Alumnus’ website works to help new, aspiring stars take center stage
UCLA alumnus Brad Hall launched his website, EntertainmentCareers.Net, back in 1998. The website serves as an online recruiting site for people to find jobs in entertainment industries. He said the website helps him share his knowledge with newcomers to the industry. (Axel Lopez/Daily Bruin)
By Adrija Chakrabarty
Oct. 18, 2017 11:50 p.m.
Brad Hall took his first job in the entertainment industry as a production assistant at Warner Bros. to make ends meet during college.
As Hall went on to search for new positions in entertainment, he began to collect resources and make professional connections within the industry. He used this network to launch EntertainmentCareers.Net, an online recruiting website that helps people land jobs in music, film and television, in 1998. He said he created the website to share his knowledge with newcomers to the industry.
EntertainmentCareers.Net posts public listings of entertainment-related jobs, which are open to anyone looking for a position within the entertainment field. However, users who pay a $9.95 monthly fee see job listings first and can also speak with Hall and other staff members to improve their resumes, cover letters and portfolios.
“We help people who are from different areas, or do not have mothers, brothers or fathers in entertainment jobs, get resources unavailable to them,” Hall said.
Hall said people who use EntertainmentCareers.Net often do not fit the Hollywood demographic — namely white, male and affluent entertainers.
“It makes sense because the people who cannot get resources tend to go online for help and find us,” Hall said.
Peter Riley, a prospective talent agent who joined the website in 2015, said he used EntertainmentCareers.Net to advance his career because he lived in Miami and had no family in the entertainment industry.
However, Riley said his resume and other work related materials were not polished enough to receive job offers.
After he canceled his membership, he received a personal message from Hall explaining why he failed to get job interviews and how he could remedy the issue. Riley then worked with Hall to improve his resume, cover letter and interview skills, which eventually landed him a job at the Creative Artists Agency.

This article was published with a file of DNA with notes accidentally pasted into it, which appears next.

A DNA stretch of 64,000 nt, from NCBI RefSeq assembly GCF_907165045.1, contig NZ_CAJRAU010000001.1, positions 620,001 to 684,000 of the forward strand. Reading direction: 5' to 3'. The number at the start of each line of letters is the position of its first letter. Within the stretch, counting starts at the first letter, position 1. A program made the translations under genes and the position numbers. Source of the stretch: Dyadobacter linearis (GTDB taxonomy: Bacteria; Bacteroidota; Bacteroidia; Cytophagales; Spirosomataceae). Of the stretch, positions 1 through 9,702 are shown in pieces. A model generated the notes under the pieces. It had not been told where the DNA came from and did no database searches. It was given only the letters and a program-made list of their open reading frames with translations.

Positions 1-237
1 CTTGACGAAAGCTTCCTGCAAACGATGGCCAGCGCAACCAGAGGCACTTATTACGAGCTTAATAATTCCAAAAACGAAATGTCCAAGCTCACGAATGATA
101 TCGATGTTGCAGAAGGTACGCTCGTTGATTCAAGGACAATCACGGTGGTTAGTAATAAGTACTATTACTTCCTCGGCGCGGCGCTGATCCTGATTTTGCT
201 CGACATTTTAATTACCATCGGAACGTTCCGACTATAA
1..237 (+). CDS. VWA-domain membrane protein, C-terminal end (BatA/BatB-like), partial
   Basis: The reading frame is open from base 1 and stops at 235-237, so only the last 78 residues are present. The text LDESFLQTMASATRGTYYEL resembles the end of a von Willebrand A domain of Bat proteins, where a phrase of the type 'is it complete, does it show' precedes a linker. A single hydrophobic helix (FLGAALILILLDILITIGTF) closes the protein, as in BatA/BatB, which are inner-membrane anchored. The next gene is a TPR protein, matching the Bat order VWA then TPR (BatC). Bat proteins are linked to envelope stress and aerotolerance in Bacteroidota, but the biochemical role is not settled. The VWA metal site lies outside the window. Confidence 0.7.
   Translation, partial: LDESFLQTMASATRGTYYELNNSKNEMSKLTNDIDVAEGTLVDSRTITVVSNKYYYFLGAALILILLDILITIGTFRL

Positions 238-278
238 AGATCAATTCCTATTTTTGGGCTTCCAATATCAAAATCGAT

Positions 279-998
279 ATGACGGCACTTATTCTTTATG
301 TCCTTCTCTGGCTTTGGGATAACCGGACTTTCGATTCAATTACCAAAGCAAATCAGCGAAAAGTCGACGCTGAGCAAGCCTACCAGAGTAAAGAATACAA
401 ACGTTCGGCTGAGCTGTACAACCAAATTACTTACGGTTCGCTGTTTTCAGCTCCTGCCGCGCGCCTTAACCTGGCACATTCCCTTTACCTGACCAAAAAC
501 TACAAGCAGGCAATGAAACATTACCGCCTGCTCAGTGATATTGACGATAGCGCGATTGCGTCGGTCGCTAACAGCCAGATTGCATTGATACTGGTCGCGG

UCLA alumnus Brian L. Tan also used EntertainmentCareers.Net to obtain an internship at DreamWorks Animation.
Tan studied political science and international development while in college. He did not plan on entering the film job market, and therefore did not start networking in the film industry until he was a part of the Film and Photography Society at UCLA. Tan said the club made him want to work in film, so he turned to EntertainmentCareers.Net to compensate for his lack of connections within the industry.
“The entertainment world is like a crapshoot and I decided to go for a membership as I applied for the DreamWorks internship, among other positions, because I wanted to increase my chances of finding a job,” Tan said.
In addition to its job-searching resources, EntertainmentCareers.Net provides recruiters with an opportunity to find new employees, said Kristena Hatcher, a former EntertainmentCareers.Net user and current recruiter for CAA.
Hatcher said the site allows recruiters to target a specific group of people serious about finding jobs in the industry.
Hall said he thinks EntertainmentCareers.Net democratizes the entertainment industry by opening up resources to people who differ in race, gender, experience and connections.
“The people that seek our services and get jobs from us do not mirror the people in the industry today,” Hall said. “I like to say that we have been able to serve an entire generation of people in the industry that probably would not have made it otherwise.”